The main elements that are at play in comparing working conditions between the era of Sinclair's writing and now is that there is greater governmental oversight over business practices. At the time of Sinclair's work, big business had colluded with government to blur the lines between them. In this setting, business' interests and government's interests were one in the same, and the latter was an extension of the former. To a certain extent, this is still present today, but in terms of worker's rights and worker's conditions, there has been some improvement. Business owners have to meet certain conditions now in order to maintain viability that they did not have to meet then. I think that a case can be made that the collusion is still present in other ways, but not in the manner in which government has oversight over working conditions and compensation. While far from perfect, this has undergone improvement since the time of Sinclair and the early 1900s.
You seem to have identified a good number of them already. If we look at conditions specifically detailed in The Jungle, the main ones would be
- Food inspections that would, hopefully, prevent the abuses mentioned in the book (like the dead rats and the recycling of spoiled meat)
- Workers' compensation so that people injured on the job don't have to suffer so much financially
- OSHA to hopefully prevent as many on the job injuries
- Yes, there are unions, but unionization is declining dramatically in the US in the private sector. For example, poultry packing plants are not typically unionized and are often staffed by poor immigrants.
More generally, you could talk about minimum wage and maximum hour laws. There are also unemployment benefits now that were not available in those days.
During the era when the book by Sinclair "The Jungle" was written there were no labor laws protecting the common worker. Anyone of any age could be employed and child labor was abundant as many poor and immigrant families struggled to survive. Since human beings were pouring into the cities of America and jobs were in short supply, but the labor force available was large and dispensable, factories could work their employees in deplorable conditions. There was no regulation of hours or salary (minimum wage). The lowest salary possible could be paid meaning that many people worked excessive hours for little pay. Today, we have an established minimum wage that is adjusted periodically to accompany the fluctuating economy.
Working conditions were dangerous. Machines were often the culprit of lost fingers, appendages, and lives. There was no repercussion to the owner’s of the factories or support for the worker when injuries occurred. The worker was simply out of a job even if it meant that he/she would starve to death as the result of the injury preventing them from being able to work or seek alternate employment.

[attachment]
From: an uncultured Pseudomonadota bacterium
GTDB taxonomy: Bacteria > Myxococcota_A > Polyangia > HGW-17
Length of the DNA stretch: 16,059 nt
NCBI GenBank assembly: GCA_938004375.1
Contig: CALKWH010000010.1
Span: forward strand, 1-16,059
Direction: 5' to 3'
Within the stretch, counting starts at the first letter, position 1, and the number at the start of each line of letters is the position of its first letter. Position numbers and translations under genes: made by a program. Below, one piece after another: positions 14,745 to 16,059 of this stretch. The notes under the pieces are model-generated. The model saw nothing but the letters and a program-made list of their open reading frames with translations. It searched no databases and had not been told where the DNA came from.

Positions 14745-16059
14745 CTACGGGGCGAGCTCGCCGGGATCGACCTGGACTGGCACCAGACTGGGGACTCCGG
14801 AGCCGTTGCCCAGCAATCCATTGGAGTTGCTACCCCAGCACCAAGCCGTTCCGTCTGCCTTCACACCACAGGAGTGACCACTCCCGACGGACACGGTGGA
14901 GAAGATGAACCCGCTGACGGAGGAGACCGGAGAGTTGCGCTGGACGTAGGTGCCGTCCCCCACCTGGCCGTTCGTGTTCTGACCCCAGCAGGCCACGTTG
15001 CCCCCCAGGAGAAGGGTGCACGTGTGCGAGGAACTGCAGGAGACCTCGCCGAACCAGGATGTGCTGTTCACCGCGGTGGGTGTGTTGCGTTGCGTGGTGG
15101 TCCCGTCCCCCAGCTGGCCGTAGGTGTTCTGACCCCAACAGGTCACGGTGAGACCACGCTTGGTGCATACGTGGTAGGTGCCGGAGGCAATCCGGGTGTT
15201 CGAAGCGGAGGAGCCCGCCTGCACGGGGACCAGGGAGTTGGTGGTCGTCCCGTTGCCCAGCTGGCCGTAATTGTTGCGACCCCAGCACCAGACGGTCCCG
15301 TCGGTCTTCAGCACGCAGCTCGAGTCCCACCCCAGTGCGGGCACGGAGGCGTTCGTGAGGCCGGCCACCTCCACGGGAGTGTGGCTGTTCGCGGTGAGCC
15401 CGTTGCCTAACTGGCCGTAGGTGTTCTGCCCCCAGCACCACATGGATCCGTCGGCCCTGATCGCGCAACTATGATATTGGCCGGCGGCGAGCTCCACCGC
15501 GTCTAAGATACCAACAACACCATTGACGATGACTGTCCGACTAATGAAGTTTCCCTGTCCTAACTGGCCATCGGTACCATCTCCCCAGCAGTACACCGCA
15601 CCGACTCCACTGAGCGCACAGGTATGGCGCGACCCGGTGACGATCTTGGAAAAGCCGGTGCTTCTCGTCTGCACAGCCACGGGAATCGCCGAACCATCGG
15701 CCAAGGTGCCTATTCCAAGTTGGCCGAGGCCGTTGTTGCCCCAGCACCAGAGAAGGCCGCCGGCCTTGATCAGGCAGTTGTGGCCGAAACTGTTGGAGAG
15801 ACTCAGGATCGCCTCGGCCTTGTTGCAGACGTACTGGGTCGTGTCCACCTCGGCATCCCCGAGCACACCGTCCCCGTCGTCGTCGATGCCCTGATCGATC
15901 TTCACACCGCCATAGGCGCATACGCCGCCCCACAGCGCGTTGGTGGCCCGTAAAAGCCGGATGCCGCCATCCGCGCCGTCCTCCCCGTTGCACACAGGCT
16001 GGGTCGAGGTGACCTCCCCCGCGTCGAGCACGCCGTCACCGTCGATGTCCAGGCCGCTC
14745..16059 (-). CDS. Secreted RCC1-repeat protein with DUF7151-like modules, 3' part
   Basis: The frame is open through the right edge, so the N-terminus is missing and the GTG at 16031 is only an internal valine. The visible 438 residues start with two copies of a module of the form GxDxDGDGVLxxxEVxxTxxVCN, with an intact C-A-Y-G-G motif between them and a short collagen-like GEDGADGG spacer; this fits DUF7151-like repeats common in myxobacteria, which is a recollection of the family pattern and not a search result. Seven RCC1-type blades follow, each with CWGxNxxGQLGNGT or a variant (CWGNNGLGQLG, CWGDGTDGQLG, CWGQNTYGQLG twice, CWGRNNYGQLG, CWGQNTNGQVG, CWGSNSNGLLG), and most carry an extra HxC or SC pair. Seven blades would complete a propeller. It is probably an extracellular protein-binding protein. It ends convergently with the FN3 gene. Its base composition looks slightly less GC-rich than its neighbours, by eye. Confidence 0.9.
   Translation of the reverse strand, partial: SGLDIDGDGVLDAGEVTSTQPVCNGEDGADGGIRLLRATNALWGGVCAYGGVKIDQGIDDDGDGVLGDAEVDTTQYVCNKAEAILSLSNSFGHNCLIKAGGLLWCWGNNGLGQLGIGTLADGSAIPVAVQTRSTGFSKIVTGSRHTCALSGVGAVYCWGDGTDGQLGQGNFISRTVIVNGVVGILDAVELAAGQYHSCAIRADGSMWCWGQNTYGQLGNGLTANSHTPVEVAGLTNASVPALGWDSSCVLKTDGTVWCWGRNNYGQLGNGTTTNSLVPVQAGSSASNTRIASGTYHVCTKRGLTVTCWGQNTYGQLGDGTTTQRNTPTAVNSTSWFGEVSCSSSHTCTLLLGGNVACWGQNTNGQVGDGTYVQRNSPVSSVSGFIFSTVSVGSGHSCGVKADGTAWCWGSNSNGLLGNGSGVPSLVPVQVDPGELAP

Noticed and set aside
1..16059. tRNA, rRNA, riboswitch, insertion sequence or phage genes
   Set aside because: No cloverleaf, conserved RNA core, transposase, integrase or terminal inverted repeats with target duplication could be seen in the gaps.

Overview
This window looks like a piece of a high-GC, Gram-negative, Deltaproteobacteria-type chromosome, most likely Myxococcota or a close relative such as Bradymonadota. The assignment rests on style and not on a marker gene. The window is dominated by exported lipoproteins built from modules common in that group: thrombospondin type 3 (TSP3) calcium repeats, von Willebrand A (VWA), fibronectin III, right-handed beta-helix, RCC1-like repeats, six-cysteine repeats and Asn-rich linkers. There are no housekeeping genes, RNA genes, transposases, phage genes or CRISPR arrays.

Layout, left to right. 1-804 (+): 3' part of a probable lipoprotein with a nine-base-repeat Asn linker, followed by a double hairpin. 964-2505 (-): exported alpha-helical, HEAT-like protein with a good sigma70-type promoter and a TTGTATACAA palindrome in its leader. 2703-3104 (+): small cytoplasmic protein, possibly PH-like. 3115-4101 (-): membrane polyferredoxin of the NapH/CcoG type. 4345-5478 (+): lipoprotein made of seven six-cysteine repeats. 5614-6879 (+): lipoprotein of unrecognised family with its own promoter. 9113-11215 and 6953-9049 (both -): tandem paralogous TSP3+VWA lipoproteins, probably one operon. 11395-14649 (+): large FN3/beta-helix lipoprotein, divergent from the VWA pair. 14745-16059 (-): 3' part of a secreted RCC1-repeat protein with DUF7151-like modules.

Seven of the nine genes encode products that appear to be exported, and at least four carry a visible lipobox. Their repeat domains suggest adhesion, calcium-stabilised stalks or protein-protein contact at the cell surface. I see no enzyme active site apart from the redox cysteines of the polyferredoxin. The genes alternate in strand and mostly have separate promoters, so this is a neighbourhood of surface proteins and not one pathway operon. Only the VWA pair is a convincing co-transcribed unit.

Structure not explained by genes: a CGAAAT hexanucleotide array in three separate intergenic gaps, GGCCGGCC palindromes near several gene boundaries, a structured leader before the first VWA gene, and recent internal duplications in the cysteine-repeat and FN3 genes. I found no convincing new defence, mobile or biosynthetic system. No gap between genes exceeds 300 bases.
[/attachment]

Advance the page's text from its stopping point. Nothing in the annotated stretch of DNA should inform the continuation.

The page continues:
Chemical exposure was excessive within the work environment and community. Under OSHA guidelines exposure to harmful chemicals can not pass the threshold of safety without necessary steps being taken to protect the worker. Inspectors monitor the quality of air in the factories and on job sites.
Injuries and the type of injuries are monitored by OSHA as well. Companies must have policies in place and provide training for their employees that help keep the employees from putting repeated stress on the same parts of the body which can cause permanent or long term injuries.
During Sinclair's time, workers were not allowed breaks or rest periods. The result from being overworked with no time to recoup led to increased job site injuries. OSHA guidelines and labor laws mandate break periods and set work hours so that the worker has time to recuperate. Unions developed to provide protection for certain types of workers. The Labor Commission was also established to ensure protection of the worker.
Foods were not inspected in "The Jungle." In the book the author told how sawdust and dropping on the floor were swept up and added to the processed meats. There were no guidelines or qualifications that addressed for safety or nutrition content. The Federal Food and Drug Administration were established to ensure quality and safe foods.